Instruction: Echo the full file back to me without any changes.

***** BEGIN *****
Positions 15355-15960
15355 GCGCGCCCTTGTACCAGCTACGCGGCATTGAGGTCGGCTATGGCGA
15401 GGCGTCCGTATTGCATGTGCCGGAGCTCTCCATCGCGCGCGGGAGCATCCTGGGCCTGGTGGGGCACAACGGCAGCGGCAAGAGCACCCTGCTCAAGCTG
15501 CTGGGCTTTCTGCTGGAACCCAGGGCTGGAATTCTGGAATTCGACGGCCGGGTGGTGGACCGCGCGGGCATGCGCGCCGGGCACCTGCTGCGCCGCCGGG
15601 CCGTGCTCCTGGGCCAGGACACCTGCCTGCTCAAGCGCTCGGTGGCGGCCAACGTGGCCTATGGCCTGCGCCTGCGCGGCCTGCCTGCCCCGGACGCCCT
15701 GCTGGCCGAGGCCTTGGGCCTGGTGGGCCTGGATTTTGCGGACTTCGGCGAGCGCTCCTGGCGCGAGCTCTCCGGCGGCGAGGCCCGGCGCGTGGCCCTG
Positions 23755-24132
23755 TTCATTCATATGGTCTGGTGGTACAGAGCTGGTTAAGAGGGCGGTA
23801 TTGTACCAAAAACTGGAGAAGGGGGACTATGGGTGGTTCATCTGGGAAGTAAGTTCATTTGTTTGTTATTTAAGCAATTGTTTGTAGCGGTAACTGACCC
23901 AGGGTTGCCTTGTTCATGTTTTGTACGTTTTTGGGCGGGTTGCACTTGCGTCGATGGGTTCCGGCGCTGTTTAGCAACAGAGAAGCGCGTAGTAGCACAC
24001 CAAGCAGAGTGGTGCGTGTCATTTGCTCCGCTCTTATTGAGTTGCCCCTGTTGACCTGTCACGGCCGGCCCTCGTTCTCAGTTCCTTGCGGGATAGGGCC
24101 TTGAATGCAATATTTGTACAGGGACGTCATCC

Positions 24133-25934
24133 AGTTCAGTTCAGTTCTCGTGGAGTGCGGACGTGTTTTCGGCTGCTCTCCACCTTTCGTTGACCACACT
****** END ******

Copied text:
Positions 15355-15960
15355 GCGCGCCCTTGTACCAGCTACGCGGCATTGAGGTCGGCTATGGCGA
15401 GGCGTCCGTATTGCATGTGCCGGAGCTCTCCATCGCGCGCGGGAGCATCCTGGGCCTGGTGGGGCACAACGGCAGCGGCAAGAGCACCCTGCTCAAGCTG
15501 CTGGGCTTTCTGCTGGAACCCAGGGCTGGAATTCTGGAATTCGACGGCCGGGTGGTGGACCGCGCGGGCATGCGCGCCGGGCACCTGCTGCGCCGCCGGG
15601 CCGTGCTCCTGGGCCAGGACACCTGCCTGCTCAAGCGCTCGGTGGCGGCCAACGTGGCCTATGGCCTGCGCCTGCGCGGCCTGCCTGCCCCGGACGCCCT
15701 GCTGGCCGAGGCCTTGGGCCTGGTGGGCCTGGATTTTGCGGACTTCGGCGAGCGCTCCTGGCGCGAGCTCTCCGGCGGCGAGGCCCGGCGCGTGGCCCTG
Positions 23755-24132
23755 TTCATTCATATGGTCTGGTGGTACAGAGCTGGTTAAGAGGGCGGTA
23801 TTGTACCAAAAACTGGAGAAGGGGGACTATGGGTGGTTCATCTGGGAAGTAAGTTCATTTGTTTGTTATTTAAGCAATTGTTTGTAGCGGTAACTGACCC
23901 AGGGTTGCCTTGTTCATGTTTTGTACGTTTTTGGGCGGGTTGCACTTGCGTCGATGGGTTCCGGCGCTGTTTAGCAACAGAGAAGCGCGTAGTAGCACAC
24001 CAAGCAGAGTGGTGCGTGTCATTTGCTCCGCTCTTATTGAGTTGCCCCTGTTGACCTGTCACGGCCGGCCCTCGTTCTCAGTTCCTTGCGGGATAGGGCC
24101 TTGAATGCAATATTTGTACAGGGACGTCATCC

Positions 24133-25934
24133 AGTTCAGTTCAGTTCTCGTGGAGTGCGGACGTGTTTTCGGCTGCTCTCCACCTTTCGTTGACCACACT